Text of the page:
Footsteps Press, 1988
Firelight fled up and down their wild faces and welled in their eyes in orange tatters. They listened to each other's faint, cool breathing and the lizard blink of their eyelids. At last, one man poked the fire with his sword.
"Don't, idiot; you'll give us away!"
"No matter," said the second man. "The dragon can smell us miles off, anyway. God's breath, it's cold. I wish I was back at the castle."
"It's death, not sleep, we're after...."
"Why? Why? The dragon never sets foot in the town!"
"Quiet, fool! He eats men travelling alone from our town to the next!"
"Let them be eaten and let us get home!"
"Wait now; listen!"
The two men froze.
They waited a long time, but there was only the shake of their horses' nervous skin like black velvet tambourines jingling the silver stirrup buckles, softly, softly.
"Ah." The second man sighed. "What a land of nightmares. Everything happens here. Someone blows out the sun; it's night. And then, and then, oh. God, listen! This dragon, they say his eyes are fire. His breath a white gas; you can see him bum across the dark lands. He runs with sulphur and thunder and kindles the grass. Sheep panic and die insane. Women deliver forth monsters. The dragon's fury is such that tower walls shake back to dust. His victims, at sunrise, are strewn hither and thither on the hills. How many knights, I ask, have gone for this monster and failed, even as we shall fail?"
"Enough of that!"
"More than enough! Out here in this desolation I cannot tell what year this is!"
"Nine hundred years since the Nativity."
"No, no," whispered the second man, eyes shut. "On this moor is no Time, is only Forever. I feel if I ran back on the road the town would be gone, the people yet unborn, things changed, the castles unquarried from the rocks, the timbers still uncut from the forests; don't ask how I know, the moor knows, and tells me. And here we sit alone in the land of the fire dragon. God save us!"
"Be you afraid, then gird on your armour!"
"What use? The dragon runs from nowhere; we cannot guess its home. It vanishes in fog, we know not where it goes. Aye, on with our armour, we'll die well-dressed."
Half into his silver corselet, the second man stopped again and turned his head.
Across the dim country, full of night and nothingness from the heart of the moor itself, the wind sprang full of dust from clocks that used dust for telling time. There were black suns burning in the heart of this new wind and a million burnt leaves shaken from some autumn tree beyond the horizon. This wind melted landscapes, lengthened bones like white wax, made the blood roil and thicken to a muddy deposit in the brain. The wind was a thousand souls dying and all time confused and in transit. It was a fog inside of a mist inside of a darkness, and this place was no man's place and there was no year or hour at all, but only these men in a faceless emptiness of sudden frost, storm, and white thunder which moved behind the great falling pane of green glass that was the lightning. A squall of rain drenched the turf, all faded away until there was unbreathing hush and the two men waiting alone with their warmth in a cool season.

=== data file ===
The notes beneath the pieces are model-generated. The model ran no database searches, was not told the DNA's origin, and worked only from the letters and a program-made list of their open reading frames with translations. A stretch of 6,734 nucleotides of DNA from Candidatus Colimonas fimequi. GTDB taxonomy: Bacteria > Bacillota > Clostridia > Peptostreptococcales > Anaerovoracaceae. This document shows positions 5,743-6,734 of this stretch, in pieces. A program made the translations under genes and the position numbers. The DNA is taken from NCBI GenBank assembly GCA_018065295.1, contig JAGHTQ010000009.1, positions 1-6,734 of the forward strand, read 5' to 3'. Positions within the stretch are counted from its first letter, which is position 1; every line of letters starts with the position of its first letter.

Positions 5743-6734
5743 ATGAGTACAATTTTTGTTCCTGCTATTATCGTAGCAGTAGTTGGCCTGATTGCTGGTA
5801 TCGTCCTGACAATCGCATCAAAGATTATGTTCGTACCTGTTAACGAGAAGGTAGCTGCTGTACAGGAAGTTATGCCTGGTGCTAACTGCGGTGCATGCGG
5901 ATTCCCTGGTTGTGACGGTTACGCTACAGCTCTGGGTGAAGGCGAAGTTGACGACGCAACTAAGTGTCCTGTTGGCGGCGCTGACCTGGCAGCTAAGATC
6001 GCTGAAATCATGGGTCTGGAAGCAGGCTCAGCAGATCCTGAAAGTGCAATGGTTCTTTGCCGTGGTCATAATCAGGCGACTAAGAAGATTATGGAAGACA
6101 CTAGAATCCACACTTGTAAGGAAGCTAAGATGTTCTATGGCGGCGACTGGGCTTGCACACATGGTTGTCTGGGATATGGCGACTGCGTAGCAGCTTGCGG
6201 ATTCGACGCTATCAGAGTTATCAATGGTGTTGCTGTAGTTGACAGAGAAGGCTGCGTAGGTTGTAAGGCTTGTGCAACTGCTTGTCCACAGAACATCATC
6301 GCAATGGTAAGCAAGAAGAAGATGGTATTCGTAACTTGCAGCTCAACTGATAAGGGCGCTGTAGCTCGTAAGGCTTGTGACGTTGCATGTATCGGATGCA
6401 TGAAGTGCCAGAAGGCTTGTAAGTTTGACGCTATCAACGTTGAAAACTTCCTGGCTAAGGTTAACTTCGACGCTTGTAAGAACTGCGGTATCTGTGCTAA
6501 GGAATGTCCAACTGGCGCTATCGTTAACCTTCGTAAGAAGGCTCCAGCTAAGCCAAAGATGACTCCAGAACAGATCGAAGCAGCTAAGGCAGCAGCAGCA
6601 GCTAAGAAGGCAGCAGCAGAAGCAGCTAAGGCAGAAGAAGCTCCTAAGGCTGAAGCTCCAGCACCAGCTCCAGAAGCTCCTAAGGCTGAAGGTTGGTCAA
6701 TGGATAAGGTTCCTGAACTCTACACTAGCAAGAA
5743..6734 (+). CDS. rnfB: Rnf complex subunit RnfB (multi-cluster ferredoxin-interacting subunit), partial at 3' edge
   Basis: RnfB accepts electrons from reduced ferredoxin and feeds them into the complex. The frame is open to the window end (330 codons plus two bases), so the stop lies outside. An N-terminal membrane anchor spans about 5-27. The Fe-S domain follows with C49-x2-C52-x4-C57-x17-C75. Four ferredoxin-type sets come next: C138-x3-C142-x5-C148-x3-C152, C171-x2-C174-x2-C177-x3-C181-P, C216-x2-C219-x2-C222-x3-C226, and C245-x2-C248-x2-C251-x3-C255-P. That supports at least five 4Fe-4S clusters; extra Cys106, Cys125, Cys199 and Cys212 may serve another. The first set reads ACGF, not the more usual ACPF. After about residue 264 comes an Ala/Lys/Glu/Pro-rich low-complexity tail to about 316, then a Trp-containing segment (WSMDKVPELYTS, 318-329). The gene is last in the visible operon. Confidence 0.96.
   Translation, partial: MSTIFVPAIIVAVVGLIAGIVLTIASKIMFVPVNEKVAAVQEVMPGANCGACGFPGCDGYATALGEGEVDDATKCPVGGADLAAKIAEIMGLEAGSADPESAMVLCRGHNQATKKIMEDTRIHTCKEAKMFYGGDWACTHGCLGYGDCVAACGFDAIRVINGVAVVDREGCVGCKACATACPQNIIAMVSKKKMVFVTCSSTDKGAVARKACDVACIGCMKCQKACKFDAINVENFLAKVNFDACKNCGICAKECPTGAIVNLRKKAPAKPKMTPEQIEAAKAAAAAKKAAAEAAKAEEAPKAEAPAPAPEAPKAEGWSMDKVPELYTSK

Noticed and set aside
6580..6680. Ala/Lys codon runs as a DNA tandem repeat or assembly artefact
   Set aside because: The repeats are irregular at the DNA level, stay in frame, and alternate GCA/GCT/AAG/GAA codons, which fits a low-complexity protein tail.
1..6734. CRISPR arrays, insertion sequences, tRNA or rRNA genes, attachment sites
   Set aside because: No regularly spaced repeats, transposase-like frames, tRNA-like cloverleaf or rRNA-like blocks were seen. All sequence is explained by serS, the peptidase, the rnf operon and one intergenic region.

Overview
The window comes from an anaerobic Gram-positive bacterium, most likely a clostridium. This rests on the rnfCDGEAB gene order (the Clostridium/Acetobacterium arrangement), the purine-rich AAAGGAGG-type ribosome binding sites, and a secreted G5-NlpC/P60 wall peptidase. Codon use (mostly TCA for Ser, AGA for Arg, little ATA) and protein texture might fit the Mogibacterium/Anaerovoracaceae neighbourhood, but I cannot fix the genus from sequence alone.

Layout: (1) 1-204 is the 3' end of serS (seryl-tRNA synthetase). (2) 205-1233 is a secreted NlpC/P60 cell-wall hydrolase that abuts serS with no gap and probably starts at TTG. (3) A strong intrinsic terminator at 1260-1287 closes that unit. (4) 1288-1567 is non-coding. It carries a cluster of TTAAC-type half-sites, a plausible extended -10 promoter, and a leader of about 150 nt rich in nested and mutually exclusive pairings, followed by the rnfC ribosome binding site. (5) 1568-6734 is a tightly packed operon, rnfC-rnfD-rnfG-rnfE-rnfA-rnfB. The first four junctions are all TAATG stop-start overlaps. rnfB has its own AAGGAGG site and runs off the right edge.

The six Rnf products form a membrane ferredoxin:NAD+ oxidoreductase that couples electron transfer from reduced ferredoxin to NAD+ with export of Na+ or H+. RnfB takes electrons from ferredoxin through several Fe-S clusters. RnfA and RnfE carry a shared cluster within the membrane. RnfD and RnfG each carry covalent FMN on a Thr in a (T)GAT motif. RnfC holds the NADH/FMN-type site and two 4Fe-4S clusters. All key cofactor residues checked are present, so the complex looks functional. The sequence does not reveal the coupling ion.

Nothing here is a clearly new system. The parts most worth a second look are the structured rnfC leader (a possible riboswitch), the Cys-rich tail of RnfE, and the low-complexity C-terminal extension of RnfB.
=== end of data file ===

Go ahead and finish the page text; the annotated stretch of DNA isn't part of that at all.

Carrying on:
"There," whispered the first man. "Oh, there..."
Miles off, rushing with a great chant and a roar - the dragon.
In silence, the men buckled on their armour and mounted their horses. The midnight wilderness was split by a monstrous gushing as the dragon roared nearer, nearer; its Hashing yellow glare spurted above a hill and then, fold on fold of dark body, distantly seen, therefore indistinct, flowed over that hill and plunged vanishing into a valley.
They spurred their horses forward to a small hollow.
"This is where it passes!"
They seized their lances with mailed fists, and blinded their horses by flipping the visors down over their eyes.
"Yes, let us use His name."
On the instant, the dragon rounded a hill. Its monstrous amber eye fed on them, fired their armour in red glints and glitters. With a terrible wailing cry and a grinding rush it flung itself forward.
The lance struck under the unlidded yellow eye, buckled, tossed the man through the air. The dragon hit, spilled him over, down, ground him under. Passing, the black brunt of its shoulder smashed the remaining horse and rider a hundred feet against the side of a boulder, wailing, wailing, the dragon shrieking, the fire all about, around, under it, a pink, yellow, orange sun-fire with great soft plumes of blinding smoke.
"Did you see it?" cried a voice. "Just like I told you!"
"The same! The same! A knight in armour, by the Lord, Harry! We hit him!"
"You goin' to stop?"
"Did once; found nothing. Don't like to stop on this moor. I get the willies. Got a feel, it has."
"But we hit something'."
"Gave him plenty of whistle; chap wouldn't budge."
A steaming blast cut the mist aside.
"We'll make Stokely on time. More coal, eh, Fred?"
Another whistle shook dew from the empty sky. The night train, in fire and fury, shot through a gully, up a rise, and vanished over cold earth, towards the north, leaving black smoke and steam to dissolve in the numbed air minutes after it had passed and gone for ever.
This story was originally published in 1955 in the magazine Esquire. A limited edition (352 copies, signed and numbered or lettered) of the story was published by Footsteps Press in 1988. It appears in A Medicine for Melancholy (1959), R is for Rocket (1962), Classic Stories 1 (1990), and Bradbury Stories (2003).